Note: Lightfoot's speech will be broadcast live on NBC 5 and Telemundo Chicago - and on both stations' digital platforms, including the video player above - beginning at 6 p.m. CST Thursday.
Mayor Lori Lightfoot was scheduled to deliver a "state of the city" address Thursday evening, expected to paint a clearer picture of Chicago's finances as the city faces a massive budget deficit.
"With the City facing financial challenges this year, it is crucial that we have an open and honest conversation with residents from across the city, as well as with departments, city leaders and other stakeholders to develop solutions that will make our government stronger and work more efficiently for all of our neighborhoods," Lightfoot said in a statement announcing the address, as well as four budget town hall meetings across Chicago in September.
Before he left office, former Mayor Rahm Emanuel projected that the city this coming year would face a $700 million budget shortfall - a number that Lightfoot later said would be even higher.
"I know that number has been put out by the Emanuel administration, but it’s worse than that," Lightfoot said at the time, though her administration has yet to offer its own estimate.
"We're in a fiscal crisis, there's no question about it," Lightfoot said in a one-on-one interview on Monday, though she declined to offer insight into how her administration may cut spending or raise revenue.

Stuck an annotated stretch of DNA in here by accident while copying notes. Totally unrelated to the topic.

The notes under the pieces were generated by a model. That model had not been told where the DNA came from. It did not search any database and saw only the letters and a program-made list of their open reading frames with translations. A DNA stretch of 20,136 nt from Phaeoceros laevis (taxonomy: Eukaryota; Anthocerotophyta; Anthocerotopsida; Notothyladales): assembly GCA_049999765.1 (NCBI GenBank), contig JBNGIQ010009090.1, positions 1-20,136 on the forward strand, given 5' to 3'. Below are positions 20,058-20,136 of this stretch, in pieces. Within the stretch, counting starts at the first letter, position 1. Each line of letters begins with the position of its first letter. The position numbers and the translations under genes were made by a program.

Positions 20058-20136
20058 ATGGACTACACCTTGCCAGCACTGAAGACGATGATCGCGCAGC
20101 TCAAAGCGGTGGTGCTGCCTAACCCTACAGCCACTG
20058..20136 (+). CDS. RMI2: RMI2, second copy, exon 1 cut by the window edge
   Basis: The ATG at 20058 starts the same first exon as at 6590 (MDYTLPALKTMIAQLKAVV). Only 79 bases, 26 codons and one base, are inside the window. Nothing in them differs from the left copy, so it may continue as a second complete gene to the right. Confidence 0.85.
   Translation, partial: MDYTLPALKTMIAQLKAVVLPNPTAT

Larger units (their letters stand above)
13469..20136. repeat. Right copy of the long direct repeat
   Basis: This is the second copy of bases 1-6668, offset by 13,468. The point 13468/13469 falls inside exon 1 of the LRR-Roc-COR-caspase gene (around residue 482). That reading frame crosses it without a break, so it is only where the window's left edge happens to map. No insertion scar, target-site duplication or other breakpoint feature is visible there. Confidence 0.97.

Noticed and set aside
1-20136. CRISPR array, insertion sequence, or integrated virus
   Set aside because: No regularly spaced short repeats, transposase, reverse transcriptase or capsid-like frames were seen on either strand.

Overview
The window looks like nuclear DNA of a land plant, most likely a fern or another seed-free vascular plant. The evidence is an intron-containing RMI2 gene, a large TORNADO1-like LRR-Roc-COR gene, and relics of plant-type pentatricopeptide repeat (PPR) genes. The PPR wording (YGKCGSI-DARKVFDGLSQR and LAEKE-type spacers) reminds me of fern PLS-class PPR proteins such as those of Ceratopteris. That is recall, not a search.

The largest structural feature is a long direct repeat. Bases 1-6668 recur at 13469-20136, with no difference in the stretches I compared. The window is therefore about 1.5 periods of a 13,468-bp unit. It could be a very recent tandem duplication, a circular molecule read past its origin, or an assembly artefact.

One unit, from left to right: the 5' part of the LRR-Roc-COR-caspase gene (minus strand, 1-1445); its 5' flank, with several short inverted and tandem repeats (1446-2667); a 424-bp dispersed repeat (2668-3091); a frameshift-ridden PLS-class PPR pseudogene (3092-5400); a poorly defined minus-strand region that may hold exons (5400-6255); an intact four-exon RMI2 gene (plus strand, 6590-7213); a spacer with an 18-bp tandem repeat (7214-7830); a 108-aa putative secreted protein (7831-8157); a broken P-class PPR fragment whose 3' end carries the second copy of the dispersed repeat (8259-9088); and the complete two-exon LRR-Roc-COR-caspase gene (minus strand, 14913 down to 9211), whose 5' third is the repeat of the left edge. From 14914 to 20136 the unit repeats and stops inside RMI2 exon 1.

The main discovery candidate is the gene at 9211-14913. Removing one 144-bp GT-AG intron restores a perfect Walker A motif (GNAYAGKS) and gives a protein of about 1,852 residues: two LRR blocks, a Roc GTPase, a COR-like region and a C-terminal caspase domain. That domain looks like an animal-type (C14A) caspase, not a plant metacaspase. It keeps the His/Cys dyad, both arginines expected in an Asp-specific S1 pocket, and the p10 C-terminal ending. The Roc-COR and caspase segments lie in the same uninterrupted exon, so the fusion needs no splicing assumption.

Her speech Thursday was expected to focus on her "vision for a long-term financial plan," her office said, and will be coordinated with the release of the city's 2020 budget forecast - a picture of Chicago's finances, current costs and obligations as well as future cost projections.
Lightfoot's speech comes a little over a week after she imposed a hiring freeze across city government until further notice due to the looming budget deficit, according to a memo from the city's budget director to all commissioners and department heads.
"As the City faces significant financial challenges in 2020 and beyond, we are exercising prudent measures and a careful review of all city department budgets so that we can identify ways to maximize operational efficiency, while continuing to provide the highest quality services to protect residents and neighborhoods," city budget director Susie Park said in a statement on the freeze.
The freeze "will allow the Budget Office to take a hard look at our programs, services and operational needs to determine our spending priorities for 2020," Park continued, adding, "With Chicago facing one of the largest budgetary gaps in recent history, these measures are just one part of a broader approach we must take to restore our finances and put Chicago on a path to a stronger, more secure future."